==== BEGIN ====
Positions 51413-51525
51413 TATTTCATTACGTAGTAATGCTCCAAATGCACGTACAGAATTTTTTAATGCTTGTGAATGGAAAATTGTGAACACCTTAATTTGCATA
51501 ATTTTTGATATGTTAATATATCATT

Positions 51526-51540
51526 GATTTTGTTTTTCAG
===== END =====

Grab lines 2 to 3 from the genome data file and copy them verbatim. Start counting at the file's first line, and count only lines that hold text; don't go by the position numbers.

51413 TATTTCATTACGTAGTAATGCTCCAAATGCACGTACAGAATTTTTTAATGCTTGTGAATGGAAAATTGTGAACACCTTAATTTGCATA
51501 ATTTTTGATATGTTAATATATCATT